The Society is joining the Weddell Sea Expedition as educational partner and will be sharing the expedition’s scientific findings with schools across the UK and internationally through specially written schools resources.
The expedition is heading to the remote and extreme environment of Antarctica’s Weddell Sea to explore one of the least studied places on the planet.
The 45 day voyage, which is supported by the Flotilla Foundation, sets off in January 2019 and will be surveying the underside of the Larson C ice shelf, documenting the marine life of the Weddell Sea and attempting to locate the wreck of Shackleton’s Endurance, which sank there in 1915.
The Weddell Sea Expedition is a perfect opportunity to engage students with geographical science, technology and the need to protect the pristine environment of Antarctica. The international team of researchers, led by Professor Julian Dowdeswell (Scott Polar Research Institute), will be using state of the art technology including Autonomous Underwater Vehicles (AUVs), aerial drones and satellite remote sensing.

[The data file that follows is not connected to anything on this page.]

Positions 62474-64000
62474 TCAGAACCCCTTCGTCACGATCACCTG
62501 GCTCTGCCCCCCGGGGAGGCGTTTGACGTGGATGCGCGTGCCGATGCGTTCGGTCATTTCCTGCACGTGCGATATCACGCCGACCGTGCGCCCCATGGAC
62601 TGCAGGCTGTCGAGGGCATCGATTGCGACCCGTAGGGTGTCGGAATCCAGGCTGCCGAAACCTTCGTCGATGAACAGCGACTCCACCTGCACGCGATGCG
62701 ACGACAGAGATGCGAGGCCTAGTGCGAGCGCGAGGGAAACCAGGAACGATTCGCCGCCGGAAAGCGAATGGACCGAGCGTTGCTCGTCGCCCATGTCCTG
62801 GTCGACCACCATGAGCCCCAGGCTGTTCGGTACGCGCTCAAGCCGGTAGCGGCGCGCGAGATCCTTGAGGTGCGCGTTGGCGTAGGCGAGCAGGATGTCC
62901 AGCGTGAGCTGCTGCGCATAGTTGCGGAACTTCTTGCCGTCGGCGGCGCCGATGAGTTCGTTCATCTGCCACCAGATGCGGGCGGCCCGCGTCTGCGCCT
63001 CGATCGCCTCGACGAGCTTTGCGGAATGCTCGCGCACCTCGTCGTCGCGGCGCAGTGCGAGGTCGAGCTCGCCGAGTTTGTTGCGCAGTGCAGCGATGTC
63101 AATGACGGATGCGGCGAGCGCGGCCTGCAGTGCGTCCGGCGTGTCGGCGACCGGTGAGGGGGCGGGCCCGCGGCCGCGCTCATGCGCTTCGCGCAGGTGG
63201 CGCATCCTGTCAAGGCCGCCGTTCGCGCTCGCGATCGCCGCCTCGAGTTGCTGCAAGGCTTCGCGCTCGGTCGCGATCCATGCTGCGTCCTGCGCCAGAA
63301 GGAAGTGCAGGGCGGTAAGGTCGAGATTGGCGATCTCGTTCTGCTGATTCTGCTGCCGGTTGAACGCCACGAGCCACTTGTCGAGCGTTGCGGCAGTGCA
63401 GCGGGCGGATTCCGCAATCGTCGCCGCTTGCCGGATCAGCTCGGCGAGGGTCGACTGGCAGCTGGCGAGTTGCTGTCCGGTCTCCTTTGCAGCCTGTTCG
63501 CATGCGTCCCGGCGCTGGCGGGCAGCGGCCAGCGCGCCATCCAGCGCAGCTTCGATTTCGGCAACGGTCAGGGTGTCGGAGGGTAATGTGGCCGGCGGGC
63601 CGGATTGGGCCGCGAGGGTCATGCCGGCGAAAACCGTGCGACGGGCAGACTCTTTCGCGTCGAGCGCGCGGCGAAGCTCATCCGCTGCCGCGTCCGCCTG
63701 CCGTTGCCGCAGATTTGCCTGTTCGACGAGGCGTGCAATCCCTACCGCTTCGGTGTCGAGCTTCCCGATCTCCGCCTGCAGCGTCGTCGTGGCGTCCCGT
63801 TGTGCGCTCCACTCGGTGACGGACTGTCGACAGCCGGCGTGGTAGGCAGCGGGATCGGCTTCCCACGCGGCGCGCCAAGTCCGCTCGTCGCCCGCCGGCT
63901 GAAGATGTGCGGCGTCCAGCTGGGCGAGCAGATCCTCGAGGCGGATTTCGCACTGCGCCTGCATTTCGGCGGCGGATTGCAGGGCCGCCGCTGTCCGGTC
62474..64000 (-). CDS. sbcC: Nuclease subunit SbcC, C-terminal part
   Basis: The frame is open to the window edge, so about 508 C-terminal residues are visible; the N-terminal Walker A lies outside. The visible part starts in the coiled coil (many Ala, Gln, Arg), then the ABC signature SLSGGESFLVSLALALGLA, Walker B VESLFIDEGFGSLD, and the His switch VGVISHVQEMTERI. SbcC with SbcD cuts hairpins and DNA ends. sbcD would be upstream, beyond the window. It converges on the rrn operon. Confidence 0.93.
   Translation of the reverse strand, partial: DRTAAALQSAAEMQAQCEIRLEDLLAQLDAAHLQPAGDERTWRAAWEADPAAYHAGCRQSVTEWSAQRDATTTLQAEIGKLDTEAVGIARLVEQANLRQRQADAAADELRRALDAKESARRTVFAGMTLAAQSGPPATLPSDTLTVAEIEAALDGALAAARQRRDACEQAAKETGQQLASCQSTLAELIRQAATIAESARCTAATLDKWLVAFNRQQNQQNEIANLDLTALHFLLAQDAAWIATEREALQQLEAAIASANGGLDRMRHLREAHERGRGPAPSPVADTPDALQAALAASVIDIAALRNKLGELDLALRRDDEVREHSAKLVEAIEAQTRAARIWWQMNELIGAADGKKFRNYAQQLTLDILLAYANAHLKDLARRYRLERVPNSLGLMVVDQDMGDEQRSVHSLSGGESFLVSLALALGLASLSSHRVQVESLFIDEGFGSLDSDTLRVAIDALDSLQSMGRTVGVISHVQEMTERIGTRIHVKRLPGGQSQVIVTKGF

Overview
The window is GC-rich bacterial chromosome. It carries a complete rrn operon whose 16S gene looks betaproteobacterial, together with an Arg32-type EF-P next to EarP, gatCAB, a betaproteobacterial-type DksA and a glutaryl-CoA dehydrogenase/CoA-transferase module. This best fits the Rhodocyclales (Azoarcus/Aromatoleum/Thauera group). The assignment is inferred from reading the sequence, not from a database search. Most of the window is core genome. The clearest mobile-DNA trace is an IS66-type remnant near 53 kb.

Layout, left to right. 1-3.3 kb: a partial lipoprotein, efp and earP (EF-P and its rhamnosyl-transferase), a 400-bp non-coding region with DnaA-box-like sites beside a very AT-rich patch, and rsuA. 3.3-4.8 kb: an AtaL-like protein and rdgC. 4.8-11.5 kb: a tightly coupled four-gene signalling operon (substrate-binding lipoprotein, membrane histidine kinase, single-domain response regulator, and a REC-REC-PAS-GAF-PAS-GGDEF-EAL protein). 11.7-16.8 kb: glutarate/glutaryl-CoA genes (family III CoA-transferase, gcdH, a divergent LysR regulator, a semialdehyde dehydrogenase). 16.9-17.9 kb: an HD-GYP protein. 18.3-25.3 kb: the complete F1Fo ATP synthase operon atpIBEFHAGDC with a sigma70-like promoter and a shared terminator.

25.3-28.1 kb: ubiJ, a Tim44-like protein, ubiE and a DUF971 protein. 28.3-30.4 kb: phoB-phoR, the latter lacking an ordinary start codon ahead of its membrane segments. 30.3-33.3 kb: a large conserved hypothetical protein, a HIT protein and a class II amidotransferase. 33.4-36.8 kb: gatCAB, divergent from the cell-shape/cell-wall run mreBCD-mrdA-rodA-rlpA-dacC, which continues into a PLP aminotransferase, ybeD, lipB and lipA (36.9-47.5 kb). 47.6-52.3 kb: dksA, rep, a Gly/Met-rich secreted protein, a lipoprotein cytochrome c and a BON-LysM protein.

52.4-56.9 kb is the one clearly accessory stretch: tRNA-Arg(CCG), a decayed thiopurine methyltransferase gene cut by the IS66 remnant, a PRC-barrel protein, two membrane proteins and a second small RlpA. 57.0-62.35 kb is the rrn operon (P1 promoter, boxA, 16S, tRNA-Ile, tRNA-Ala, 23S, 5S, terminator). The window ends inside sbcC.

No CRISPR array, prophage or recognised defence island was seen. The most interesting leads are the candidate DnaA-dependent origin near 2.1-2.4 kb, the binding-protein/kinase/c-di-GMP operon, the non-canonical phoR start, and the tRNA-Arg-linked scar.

The AUVs in particular will be a key piece of equipment for the team, assisting in surveying the underneath of the Larson C ice sheet, which, in 2017, had one of the biggest iceberg calving events ever recorded. Surveying the ice sheet will inform researchers of the changes in key physical processes occurring here, which in turn can help to understand wider changes occurring in the oceans on a global scale.
The Weddell Sea is inaccessible to commercial fishing vessels due to a huge network of ice floes and the 2.8 million square kilometres of ocean is estimated to be home to over 14,000 animal species.
The Weddell Sea is also the location of the wreck of Endurance, the ship which carried Shackleton’s team in 1914.
Find out more about the Weddell Sea Expedition.